Property Manager Blog – Laura McGill

It is a well-known fact that the Property Management industry has grown considerably in recent years and along with it, the role of the Property Manager has had to adapt and change. From the outside looking in, our jobs probably look easy – that we just arrange maintenance or collect rent but this industry to those within it has become so much more than just these simple tasks.

We often have to consider social issues; financial issues, safety issues and recognise our responsibilities in all of these areas, which also now equate to legal requirements in some instances.

One area of our job that I find is not looked at in any great detail is the historical issues that we face. This subject splits into two areas, the first being historical buildings and the importance of maintaining their features to retain the value and aesthetic impact. The second being historic issues where this has not always happened.

From a young age, I have always had an interest in historic locations and buildings. I have two parents who recognised the importance of preserving our history and a way of introducing that to the next generation was to do day trips to historically significant buildings and places.

As an adult now working in the property sector, I recognise that we are dealing with people’s homes and communities. Therefore, the historical buildings within those areas need to be nurtured and maintained in keeping with their aesthetic value and to retain its heart and soul, which means so much to the people who have purchased homes within then and around them.

Unfortunately, the impact of someone who does not appreciate these factors, completing maintenance can be detrimental.

Town & City manage a 1930’s purpose-built block of flats in North West London. The building has a number of wonderful period features that help it to maintain its charm and character, whilst fitting in perfectly with the other properties in the community.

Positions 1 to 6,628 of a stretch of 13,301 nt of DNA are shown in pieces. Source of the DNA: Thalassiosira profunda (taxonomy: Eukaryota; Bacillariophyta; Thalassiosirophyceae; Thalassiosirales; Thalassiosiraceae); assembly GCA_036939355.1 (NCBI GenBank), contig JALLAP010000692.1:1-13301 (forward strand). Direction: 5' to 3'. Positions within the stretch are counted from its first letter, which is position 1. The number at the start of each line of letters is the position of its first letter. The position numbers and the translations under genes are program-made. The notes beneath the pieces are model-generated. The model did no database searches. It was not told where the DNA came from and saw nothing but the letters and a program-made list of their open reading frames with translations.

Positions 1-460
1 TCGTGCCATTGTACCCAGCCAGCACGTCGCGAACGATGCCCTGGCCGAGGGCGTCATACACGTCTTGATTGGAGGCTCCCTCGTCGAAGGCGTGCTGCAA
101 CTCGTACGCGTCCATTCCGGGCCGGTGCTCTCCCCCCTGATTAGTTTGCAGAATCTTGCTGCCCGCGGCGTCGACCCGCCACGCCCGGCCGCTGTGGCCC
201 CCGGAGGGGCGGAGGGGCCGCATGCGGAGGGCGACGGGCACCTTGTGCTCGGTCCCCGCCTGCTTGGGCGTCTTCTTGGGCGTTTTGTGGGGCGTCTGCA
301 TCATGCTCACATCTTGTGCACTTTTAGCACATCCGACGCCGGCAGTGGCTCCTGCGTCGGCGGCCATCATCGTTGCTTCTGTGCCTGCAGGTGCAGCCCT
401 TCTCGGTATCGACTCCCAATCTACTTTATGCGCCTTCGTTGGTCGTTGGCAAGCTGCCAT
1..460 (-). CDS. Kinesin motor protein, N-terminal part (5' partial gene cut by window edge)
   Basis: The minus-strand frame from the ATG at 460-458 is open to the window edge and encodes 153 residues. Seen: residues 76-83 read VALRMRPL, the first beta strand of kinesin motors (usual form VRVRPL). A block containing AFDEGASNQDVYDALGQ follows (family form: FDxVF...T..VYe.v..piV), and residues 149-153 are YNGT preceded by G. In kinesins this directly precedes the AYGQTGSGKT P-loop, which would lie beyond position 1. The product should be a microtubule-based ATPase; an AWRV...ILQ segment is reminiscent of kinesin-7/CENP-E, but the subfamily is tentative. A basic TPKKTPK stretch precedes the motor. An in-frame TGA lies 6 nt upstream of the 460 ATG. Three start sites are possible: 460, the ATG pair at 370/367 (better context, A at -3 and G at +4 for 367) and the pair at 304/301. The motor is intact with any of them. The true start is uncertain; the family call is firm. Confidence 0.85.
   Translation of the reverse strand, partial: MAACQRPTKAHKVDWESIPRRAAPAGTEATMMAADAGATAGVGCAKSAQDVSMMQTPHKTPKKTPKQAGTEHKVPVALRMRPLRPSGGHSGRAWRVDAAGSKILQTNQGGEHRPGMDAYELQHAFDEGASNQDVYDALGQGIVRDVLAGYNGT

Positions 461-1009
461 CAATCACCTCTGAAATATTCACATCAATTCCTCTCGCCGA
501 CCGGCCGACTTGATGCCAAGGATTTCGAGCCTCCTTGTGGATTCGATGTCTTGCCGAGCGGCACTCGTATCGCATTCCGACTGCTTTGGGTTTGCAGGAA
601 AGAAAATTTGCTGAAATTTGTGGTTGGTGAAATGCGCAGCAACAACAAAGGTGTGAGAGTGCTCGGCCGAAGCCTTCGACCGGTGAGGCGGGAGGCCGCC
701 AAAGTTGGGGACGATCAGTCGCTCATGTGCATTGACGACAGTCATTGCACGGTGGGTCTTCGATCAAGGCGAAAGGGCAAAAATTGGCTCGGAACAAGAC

Prior to Town & City’s management, a project was undertaken to fit a new communal heating system into the building.

The presence of an efficient heating system would undoubtedly increase the value of any apartment building, however in this instance the project manager did not pay any attention to the aesthetic content of the building which resulted in modern, heavy heating pipes being fitted into small communal hallways with period aesthetics.

The effect on not only on the look and feel of the building but the financial value and mental health of the residents has been astronomical. It has also made our job, as the current property managers much more difficult as we are currently undertaking a external and internal refurbishment project here, where we have had to implement meticulous planning to cover these pipes, whilst ensuring the maintenance of the period features and trying not to impact the residents any further by blocking light etc, where the pipes have also been allowed to drop down over windows.

This has made me realise that this is a subject which is often not considered or discussed enough with Property Managers, which could be detrimental in areas where we hold the responsibility for completing maintenance and construction projects. There should be formal CPD training which enables Property Managers to recognise and appropriately plan to maintain these features.